“Daily strolls in your local area are fine, but when time allows it’s great to vary routes and surroundings.

Views from the top of Darwen Tower can stretch as far afield as the Isle of Man, North Wales and Derbyshire.

Views from the top of Darwen Tower can stretch as far afield as the Isle of Man, North Wales and Derbyshire.

“These five walks offer a variety of scenery and terrain, and are ideal for keeping you and your pet happy and healthy.”

So lace up your boots, pack some treats and a water bowl and head for the hills, or the beach, or the riverbank…

1. Pendle Hill – 5.8 miles

Famous for the witch trails in the 17th Century, Pendle Hill has plenty of myth and legend attached to it.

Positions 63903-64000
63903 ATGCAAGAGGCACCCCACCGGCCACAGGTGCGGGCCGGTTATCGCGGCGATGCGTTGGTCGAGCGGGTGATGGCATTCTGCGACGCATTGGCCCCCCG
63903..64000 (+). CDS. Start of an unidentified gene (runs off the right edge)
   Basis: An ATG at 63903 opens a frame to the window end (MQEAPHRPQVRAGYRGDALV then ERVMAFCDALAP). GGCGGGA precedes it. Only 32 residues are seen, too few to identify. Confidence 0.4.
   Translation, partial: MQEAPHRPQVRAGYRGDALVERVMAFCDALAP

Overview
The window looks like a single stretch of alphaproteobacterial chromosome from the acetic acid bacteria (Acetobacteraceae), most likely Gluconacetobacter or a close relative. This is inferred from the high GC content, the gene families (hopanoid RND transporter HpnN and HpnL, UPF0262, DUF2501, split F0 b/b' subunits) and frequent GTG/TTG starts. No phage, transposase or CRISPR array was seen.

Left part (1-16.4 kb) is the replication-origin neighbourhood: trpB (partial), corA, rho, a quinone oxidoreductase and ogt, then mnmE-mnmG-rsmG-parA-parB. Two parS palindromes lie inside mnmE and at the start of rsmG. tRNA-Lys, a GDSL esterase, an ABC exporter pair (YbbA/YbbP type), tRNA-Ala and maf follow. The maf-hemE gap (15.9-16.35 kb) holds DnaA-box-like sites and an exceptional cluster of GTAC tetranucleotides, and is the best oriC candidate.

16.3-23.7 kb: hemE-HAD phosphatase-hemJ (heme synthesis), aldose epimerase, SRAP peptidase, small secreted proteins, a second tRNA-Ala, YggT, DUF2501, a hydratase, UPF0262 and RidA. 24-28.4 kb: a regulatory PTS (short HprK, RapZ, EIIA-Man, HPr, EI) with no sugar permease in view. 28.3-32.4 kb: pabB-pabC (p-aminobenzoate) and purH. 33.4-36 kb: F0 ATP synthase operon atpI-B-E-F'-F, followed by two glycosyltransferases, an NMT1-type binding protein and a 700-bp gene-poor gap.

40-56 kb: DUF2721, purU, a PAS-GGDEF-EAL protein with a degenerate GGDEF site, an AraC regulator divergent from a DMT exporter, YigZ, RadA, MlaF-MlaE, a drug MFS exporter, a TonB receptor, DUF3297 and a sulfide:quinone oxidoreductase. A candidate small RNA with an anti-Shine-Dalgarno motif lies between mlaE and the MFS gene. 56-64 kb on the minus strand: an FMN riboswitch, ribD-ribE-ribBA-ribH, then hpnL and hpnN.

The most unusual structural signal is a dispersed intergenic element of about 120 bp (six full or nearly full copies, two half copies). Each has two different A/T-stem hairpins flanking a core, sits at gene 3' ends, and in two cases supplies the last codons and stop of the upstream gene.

Lovely Lytham boasts fantastic dog walks along the beach  perfect to blow away the cobwebs at the weekend.

Lovely Lytham boasts fantastic dog walks along the beach perfect to blow away the cobwebs at the weekend.

But there’s no reason to get spooked – in this part of East Lancashire the views and surroundings are simply stunning on the way to the top.

A decent footpath makes it easy terrain for human and canine, although dogs must be kept on a lead to ensure the safety of the local livestock.

On a clear day you can see all of the Yorkshire Three Peaks – Penyghent, Ingleborough and Whernside – and even Blackpool Tower.

Start: Park in one of the lay-bys on the Nick of Pendle that heads north from the village of Sabden up to Clitheroe.